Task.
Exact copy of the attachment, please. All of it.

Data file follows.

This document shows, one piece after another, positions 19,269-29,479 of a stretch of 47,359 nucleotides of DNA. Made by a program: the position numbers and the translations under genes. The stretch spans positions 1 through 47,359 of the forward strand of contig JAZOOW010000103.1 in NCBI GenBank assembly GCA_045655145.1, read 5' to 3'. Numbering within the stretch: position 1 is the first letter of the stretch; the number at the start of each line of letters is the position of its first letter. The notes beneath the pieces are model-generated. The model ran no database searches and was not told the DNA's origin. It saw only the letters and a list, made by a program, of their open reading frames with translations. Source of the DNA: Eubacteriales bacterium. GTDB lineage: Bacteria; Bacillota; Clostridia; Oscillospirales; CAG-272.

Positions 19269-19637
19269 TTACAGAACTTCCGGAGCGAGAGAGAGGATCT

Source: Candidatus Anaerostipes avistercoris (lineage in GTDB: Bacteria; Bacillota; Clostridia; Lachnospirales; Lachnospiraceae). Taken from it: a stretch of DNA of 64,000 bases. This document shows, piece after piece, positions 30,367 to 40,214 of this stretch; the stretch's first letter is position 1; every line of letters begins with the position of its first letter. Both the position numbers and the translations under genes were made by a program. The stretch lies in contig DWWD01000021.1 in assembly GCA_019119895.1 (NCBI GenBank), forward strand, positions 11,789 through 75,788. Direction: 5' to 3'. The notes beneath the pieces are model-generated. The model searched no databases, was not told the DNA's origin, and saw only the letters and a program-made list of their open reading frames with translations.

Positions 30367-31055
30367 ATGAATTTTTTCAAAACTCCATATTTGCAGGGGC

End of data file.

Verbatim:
This document shows, one piece after another, positions 19,269-29,479 of a stretch of 47,359 nucleotides of DNA. Made by a program: the position numbers and the translations under genes. The stretch spans positions 1 through 47,359 of the forward strand of contig JAZOOW010000103.1 in NCBI GenBank assembly GCA_045655145.1, read 5' to 3'. Numbering within the stretch: position 1 is the first letter of the stretch; the number at the start of each line of letters is the position of its first letter. The notes beneath the pieces are model-generated. The model ran no database searches and was not told the DNA's origin. It saw only the letters and a list, made by a program, of their open reading frames with translations. Source of the DNA: Eubacteriales bacterium. GTDB lineage: Bacteria; Bacillota; Clostridia; Oscillospirales; CAG-272.

Positions 19269-19637
19269 TTACAGAACTTCCGGAGCGAGAGAGAGGATCT

Source: Candidatus Anaerostipes avistercoris (lineage in GTDB: Bacteria; Bacillota; Clostridia; Lachnospirales; Lachnospiraceae). Taken from it: a stretch of DNA of 64,000 bases. This document shows, piece after piece, positions 30,367 to 40,214 of this stretch; the stretch's first letter is position 1; every line of letters begins with the position of its first letter. Both the position numbers and the translations under genes were made by a program. The stretch lies in contig DWWD01000021.1 in assembly GCA_019119895.1 (NCBI GenBank), forward strand, positions 11,789 through 75,788. Direction: 5' to 3'. The notes beneath the pieces are model-generated. The model searched no databases, was not told the DNA's origin, and saw only the letters and a program-made list of their open reading frames with translations.

Positions 30367-31055
30367 ATGAATTTTTTCAAAACTCCATATTTGCAGGGGC